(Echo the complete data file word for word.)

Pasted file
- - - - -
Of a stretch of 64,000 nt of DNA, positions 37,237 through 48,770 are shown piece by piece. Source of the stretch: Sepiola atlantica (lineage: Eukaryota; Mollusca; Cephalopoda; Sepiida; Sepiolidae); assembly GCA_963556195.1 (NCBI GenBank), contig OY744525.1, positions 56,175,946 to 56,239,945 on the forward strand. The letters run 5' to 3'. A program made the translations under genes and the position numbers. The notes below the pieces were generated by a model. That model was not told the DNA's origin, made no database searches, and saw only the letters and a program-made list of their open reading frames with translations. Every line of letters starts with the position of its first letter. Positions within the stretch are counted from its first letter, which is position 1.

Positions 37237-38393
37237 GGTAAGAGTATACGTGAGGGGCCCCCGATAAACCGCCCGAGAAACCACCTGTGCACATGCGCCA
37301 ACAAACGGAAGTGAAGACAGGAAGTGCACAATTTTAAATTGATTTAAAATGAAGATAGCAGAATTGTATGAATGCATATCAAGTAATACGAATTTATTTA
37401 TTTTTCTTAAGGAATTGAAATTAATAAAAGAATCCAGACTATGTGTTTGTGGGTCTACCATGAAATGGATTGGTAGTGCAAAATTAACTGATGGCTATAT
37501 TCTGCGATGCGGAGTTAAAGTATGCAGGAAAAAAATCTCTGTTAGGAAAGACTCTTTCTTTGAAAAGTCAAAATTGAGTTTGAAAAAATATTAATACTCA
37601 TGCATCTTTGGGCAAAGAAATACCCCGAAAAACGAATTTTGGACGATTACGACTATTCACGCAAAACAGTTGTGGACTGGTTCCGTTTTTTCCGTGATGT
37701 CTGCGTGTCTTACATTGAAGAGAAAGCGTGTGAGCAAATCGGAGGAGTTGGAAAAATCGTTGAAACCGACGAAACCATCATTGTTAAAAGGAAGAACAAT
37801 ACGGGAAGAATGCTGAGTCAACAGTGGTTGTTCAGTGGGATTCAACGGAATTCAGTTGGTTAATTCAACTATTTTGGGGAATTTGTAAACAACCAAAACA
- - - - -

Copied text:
Of a stretch of 64,000 nt of DNA, positions 37,237 through 48,770 are shown piece by piece. Source of the stretch: Sepiola atlantica (lineage: Eukaryota; Mollusca; Cephalopoda; Sepiida; Sepiolidae); assembly GCA_963556195.1 (NCBI GenBank), contig OY744525.1, positions 56,175,946 to 56,239,945 on the forward strand. The letters run 5' to 3'. A program made the translations under genes and the position numbers. The notes below the pieces were generated by a model. That model was not told the DNA's origin, made no database searches, and saw only the letters and a program-made list of their open reading frames with translations. Every line of letters starts with the position of its first letter. Positions within the stretch are counted from its first letter, which is position 1.

Positions 37237-38393
37237 GGTAAGAGTATACGTGAGGGGCCCCCGATAAACCGCCCGAGAAACCACCTGTGCACATGCGCCA
37301 ACAAACGGAAGTGAAGACAGGAAGTGCACAATTTTAAATTGATTTAAAATGAAGATAGCAGAATTGTATGAATGCATATCAAGTAATACGAATTTATTTA
37401 TTTTTCTTAAGGAATTGAAATTAATAAAAGAATCCAGACTATGTGTTTGTGGGTCTACCATGAAATGGATTGGTAGTGCAAAATTAACTGATGGCTATAT
37501 TCTGCGATGCGGAGTTAAAGTATGCAGGAAAAAAATCTCTGTTAGGAAAGACTCTTTCTTTGAAAAGTCAAAATTGAGTTTGAAAAAATATTAATACTCA
37601 TGCATCTTTGGGCAAAGAAATACCCCGAAAAACGAATTTTGGACGATTACGACTATTCACGCAAAACAGTTGTGGACTGGTTCCGTTTTTTCCGTGATGT
37701 CTGCGTGTCTTACATTGAAGAGAAAGCGTGTGAGCAAATCGGAGGAGTTGGAAAAATCGTTGAAACCGACGAAACCATCATTGTTAAAAGGAAGAACAAT
37801 ACGGGAAGAATGCTGAGTCAACAGTGGTTGTTCAGTGGGATTCAACGGAATTCAGTTGGTTAATTCAACTATTTTGGGGAATTTGTAAACAACCAAAACA